Cardinal Turkson, prefect of the Vatican’s Dicastery for Promoting Human Integral Development, said some companies are not allowing seafarers time ashore when their vessel is in port, while others aren’t allowing chaplains and other support personnel to visit the ship.

He said that such behaviour is in breach of the spirit of aspects of the Maritime Labor Convention aimed at improving the wellbeing of seafarers.

“Crews should not be denied the freedom of coming ashore likewise chaplains and ship visitors should not be denied the right to go on board of vessels,” Cardinal Turkson said.

Cardinal Turkson said those who work on the seas — on merchant, fishing, passenger or war vessels — are also often subject to considerable dangers, not least from piracy.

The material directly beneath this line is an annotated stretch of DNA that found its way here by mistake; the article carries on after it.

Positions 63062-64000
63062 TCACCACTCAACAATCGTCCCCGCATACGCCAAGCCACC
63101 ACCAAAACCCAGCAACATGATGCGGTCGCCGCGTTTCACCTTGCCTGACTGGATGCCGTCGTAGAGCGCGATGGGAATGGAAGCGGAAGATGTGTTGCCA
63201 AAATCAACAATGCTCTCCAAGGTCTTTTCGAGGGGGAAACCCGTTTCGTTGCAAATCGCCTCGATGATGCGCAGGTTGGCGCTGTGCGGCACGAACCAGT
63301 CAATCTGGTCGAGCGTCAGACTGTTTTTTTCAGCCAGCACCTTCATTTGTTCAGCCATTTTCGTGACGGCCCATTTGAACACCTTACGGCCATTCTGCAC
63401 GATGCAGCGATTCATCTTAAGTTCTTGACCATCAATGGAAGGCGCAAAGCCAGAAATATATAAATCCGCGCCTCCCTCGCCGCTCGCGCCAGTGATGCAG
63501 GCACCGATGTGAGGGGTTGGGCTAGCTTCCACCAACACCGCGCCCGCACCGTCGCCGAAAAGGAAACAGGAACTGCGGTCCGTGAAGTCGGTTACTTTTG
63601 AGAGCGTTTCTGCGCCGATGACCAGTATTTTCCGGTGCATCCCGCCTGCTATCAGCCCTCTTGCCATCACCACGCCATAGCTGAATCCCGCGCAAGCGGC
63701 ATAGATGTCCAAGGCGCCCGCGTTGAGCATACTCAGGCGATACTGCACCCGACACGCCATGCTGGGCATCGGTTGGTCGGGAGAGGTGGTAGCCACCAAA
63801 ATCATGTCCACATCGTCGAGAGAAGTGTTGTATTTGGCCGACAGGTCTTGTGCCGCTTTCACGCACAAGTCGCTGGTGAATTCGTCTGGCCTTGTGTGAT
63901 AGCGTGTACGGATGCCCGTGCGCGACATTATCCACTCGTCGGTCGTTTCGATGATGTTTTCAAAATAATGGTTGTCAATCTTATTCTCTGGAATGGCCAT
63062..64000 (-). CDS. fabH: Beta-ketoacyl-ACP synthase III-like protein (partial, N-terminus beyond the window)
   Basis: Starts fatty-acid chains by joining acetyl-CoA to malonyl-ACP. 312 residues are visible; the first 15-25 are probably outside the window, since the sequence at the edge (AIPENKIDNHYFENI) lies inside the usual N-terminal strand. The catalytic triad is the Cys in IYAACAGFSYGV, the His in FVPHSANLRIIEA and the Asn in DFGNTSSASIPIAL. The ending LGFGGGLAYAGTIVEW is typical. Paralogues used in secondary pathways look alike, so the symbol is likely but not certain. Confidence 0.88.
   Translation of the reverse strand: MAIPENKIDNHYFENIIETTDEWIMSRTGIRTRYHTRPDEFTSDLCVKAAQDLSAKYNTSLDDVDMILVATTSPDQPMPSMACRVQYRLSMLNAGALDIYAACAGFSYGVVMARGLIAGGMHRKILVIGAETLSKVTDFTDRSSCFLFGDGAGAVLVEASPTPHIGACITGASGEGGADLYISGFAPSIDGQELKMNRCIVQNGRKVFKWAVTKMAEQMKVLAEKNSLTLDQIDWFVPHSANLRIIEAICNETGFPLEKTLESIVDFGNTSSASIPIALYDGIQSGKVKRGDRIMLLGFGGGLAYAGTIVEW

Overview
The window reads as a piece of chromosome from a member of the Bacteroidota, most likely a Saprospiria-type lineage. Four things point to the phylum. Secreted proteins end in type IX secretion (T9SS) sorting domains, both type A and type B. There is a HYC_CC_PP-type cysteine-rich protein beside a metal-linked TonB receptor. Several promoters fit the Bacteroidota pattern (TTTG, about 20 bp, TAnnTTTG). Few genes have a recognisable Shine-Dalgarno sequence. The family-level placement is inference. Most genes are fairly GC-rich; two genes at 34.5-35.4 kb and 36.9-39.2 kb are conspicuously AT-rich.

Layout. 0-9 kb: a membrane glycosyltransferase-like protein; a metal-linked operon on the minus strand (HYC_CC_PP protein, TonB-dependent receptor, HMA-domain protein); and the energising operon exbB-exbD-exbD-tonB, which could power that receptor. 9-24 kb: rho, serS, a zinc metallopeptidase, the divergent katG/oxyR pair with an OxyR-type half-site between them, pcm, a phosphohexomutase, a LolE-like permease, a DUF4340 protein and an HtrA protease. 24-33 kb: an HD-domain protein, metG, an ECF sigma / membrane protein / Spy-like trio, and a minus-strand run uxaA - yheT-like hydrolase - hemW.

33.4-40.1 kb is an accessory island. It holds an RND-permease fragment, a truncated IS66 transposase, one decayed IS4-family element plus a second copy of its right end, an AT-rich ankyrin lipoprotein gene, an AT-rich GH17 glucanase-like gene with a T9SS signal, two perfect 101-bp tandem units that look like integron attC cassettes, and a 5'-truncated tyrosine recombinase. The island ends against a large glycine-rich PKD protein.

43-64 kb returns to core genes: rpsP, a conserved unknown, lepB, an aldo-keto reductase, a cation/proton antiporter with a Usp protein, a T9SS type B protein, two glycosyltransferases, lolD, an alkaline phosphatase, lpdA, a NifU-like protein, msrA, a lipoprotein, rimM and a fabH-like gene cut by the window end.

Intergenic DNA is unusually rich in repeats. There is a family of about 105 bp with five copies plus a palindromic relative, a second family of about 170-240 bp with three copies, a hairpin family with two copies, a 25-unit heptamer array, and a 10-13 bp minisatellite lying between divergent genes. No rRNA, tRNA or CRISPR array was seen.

He said piracy is inevitably related to political instability, but added that changes in a number of maritime industries, including fishing, had allowed “unscrupulous individuals” to convince people who were unemployed to become pirates.

Cardinal Turkson also lamented statistics that point to an increase in the number of seafarers who are abandoned. Statistics show more than 1,300 people were abandoned for a variety of reasons in the five years till 2017 — often without having been paid their wages, without food and without supplies for an onward journey.

In many such cases, Cardinal Turkson explained, the Church’s ministry to seafarers through its Stella Maris centres has been critical in providing material, spiritual, legal and psychological support.